Avanci, which offers the automotive industry a one-stop license to four dozen cellular standard-essential patent (SEP) portfolios, just announced that Korea's LG Electronics has joined as its 49th licensor, contributing all of its 2G, 3G, and 4G SEPs to the pool. Avanci has not announced a 5G rate yet, which is why that standard isn't mentioned. LG's decision to the most significant news in automotive SEP licensing in a while, as LG is undoubtedly one of the largest 4G SEP holders--and by some measure (IPlytics) can even claim to be the number one, though some other companies would presumably beg to differ.
According to the announcement, the fact that LG joins the pool will benefit not only future Avanci licensees but also all existing ones. That would include Daimler, arguably the most unlikely company to have taken an Avanci license given its long-standing resistance. Future licensees may very well include Volkswagen, which has an Avanci 3G license for its volume brands and a 4G license for only certain brands, but is apparently negotiating an upgrade to 4G.
LG is a major supplier to car makers, which means it perfectly knows both sides of the automotive SEP negotiating table--and arrived at fhe conclusion that Avanci's terms are mutually acceptable by patentees as well as implementers.
There's no denying that Avanci's offering to car makers has just become significantly more attractive, which may even encourage Ford to settle its pending litigation with Sisvel and two other Avanci licensors in Delaware and Munich.
So what's the aggregate share of 4G SEPs held by Avanci's licensors now? It's never easy to tell. A declared-essential patent won't necessarily pass an essentiality check or withstand a post-grant challenge. Different methodologies exist. The Bird & Bird law firm, which I sometimes disagree with but always respect a great deal (especially Christian Harmsen and Richard Vary), estimated in 2020 that approximately 65% of all 4G SEPs (and 75% of all 3G SEPs) were in the Avanci pool. I've been trying to keep track of this, and if my notes are correct, the following SEP holders joined Avanci after that 2020 Bird & Bird study: Mediatek, TIM, Wilus, Mitsubishi, MiiCs & Partners JP Co. Ltd, Coranci LLC, Sol IP, Korea Telecom (KT), JVCKennwood, and now LG. Depending on whom you ask, you'll mostly get estimates between 8% and 12% for the share of SEPs held by LG. Of the others I just listed, MediaTek and KT are strongest. All in all, it looks like Avanci has about 75% of all 4G SEPs.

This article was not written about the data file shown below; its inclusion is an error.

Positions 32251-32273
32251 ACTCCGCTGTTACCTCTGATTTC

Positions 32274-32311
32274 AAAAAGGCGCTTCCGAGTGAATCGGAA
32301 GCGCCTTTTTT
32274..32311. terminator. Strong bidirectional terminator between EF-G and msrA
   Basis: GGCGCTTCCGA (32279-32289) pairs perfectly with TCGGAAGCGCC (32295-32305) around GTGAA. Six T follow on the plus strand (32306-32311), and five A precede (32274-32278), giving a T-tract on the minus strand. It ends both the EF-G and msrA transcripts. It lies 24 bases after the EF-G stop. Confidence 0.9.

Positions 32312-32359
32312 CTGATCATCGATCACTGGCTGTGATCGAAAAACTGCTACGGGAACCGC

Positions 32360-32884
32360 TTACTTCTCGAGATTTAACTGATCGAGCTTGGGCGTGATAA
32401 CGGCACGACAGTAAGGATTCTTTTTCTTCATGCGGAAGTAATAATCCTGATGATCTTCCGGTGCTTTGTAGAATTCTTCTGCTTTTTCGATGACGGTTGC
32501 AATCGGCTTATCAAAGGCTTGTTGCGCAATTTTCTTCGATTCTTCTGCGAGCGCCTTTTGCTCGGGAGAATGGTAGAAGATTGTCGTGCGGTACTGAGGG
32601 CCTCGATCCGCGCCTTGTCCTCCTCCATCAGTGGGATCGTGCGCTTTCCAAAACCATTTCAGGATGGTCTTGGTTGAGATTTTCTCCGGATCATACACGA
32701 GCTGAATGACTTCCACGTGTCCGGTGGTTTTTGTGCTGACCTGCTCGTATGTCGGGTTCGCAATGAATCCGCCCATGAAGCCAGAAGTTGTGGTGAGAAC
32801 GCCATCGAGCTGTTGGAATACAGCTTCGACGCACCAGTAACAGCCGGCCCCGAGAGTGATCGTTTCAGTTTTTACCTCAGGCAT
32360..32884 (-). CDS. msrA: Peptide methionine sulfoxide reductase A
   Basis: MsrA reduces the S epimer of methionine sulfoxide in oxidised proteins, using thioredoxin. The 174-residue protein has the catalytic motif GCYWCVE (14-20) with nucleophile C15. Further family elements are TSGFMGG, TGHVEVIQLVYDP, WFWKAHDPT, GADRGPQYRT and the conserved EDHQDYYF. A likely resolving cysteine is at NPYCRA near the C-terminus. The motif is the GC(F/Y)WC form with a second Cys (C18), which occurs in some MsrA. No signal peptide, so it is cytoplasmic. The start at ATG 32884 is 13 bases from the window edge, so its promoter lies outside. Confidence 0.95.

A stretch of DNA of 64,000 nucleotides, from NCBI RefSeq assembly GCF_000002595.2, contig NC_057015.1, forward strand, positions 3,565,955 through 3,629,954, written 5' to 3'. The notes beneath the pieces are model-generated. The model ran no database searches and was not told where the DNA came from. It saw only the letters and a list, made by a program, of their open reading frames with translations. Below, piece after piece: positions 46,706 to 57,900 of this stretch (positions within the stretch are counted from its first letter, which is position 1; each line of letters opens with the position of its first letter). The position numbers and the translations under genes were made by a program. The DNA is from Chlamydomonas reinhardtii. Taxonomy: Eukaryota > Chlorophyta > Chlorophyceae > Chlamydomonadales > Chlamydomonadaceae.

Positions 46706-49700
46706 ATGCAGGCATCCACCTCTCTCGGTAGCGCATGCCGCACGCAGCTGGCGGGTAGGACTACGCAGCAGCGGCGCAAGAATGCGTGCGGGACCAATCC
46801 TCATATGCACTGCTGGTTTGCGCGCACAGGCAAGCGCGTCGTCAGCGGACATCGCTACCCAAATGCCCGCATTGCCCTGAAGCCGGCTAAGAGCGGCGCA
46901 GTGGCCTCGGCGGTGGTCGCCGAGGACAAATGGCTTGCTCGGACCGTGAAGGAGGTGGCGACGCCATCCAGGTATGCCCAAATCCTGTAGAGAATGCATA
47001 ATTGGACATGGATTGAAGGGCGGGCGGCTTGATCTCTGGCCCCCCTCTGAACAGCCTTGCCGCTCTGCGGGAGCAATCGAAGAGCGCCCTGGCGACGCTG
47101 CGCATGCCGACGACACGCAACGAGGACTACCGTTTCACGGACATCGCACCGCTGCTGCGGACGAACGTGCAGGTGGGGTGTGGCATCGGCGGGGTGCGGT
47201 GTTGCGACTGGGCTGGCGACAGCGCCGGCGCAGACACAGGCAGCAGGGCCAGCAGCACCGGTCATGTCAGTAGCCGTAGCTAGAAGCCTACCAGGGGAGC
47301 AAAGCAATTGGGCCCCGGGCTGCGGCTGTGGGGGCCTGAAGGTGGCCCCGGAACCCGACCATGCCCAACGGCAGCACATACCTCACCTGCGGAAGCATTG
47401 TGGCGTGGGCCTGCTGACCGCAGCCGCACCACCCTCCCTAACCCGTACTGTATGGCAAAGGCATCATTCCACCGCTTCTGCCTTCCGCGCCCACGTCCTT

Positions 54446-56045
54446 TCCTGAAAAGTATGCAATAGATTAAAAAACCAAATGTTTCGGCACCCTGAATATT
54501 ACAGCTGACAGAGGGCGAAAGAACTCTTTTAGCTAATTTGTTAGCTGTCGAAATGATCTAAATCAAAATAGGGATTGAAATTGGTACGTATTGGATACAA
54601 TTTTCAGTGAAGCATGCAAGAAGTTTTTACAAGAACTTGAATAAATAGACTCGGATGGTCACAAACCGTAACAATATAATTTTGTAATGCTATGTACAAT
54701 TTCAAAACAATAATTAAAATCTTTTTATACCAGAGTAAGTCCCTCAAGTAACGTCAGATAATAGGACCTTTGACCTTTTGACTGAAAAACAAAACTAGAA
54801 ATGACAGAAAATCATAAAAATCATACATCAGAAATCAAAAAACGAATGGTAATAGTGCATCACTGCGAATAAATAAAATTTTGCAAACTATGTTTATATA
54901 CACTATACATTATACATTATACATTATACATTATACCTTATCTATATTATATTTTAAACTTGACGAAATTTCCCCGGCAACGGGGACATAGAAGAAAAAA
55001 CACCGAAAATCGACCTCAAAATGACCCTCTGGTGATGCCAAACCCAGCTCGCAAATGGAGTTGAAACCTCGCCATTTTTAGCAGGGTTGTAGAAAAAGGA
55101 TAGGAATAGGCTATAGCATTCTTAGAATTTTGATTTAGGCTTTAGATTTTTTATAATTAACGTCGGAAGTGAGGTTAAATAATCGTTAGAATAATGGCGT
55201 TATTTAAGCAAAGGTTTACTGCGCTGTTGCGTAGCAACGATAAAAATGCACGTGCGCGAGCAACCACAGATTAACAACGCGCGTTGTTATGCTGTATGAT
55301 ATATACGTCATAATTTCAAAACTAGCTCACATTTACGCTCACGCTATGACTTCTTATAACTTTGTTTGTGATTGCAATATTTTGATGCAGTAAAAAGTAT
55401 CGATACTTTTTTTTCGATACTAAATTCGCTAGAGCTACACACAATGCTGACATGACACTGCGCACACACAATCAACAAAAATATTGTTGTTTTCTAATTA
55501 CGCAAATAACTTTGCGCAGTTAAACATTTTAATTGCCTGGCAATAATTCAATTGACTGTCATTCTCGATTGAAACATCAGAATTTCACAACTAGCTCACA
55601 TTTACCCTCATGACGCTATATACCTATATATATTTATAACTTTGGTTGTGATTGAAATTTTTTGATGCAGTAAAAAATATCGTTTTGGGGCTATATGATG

According to IPlytics, the collective 4G share of the patentees who joined Avanci since the aforementioned 2020 study is even closer to 15% than 10% (of declared-essential patent families). Avanci's share might even amount to 80%.
The only major patent holders missing there are Huawei (if LG isn't number one as some believe, then Huawei is the leader for sure), Samsung, Xiaomi, and Apple, which largely just acquired patents from Intel, Nortel, and others. Now, Samsung, Xiaomi, and Apple are not really outbound-licensing-oriented. Huawei has entered into various bilateral agreements with automotive companies, potentially having licensed more cars so far than it would have through Avanci, but at the current pace Avanci may soon be able to claim to have licensed more cars than anyone.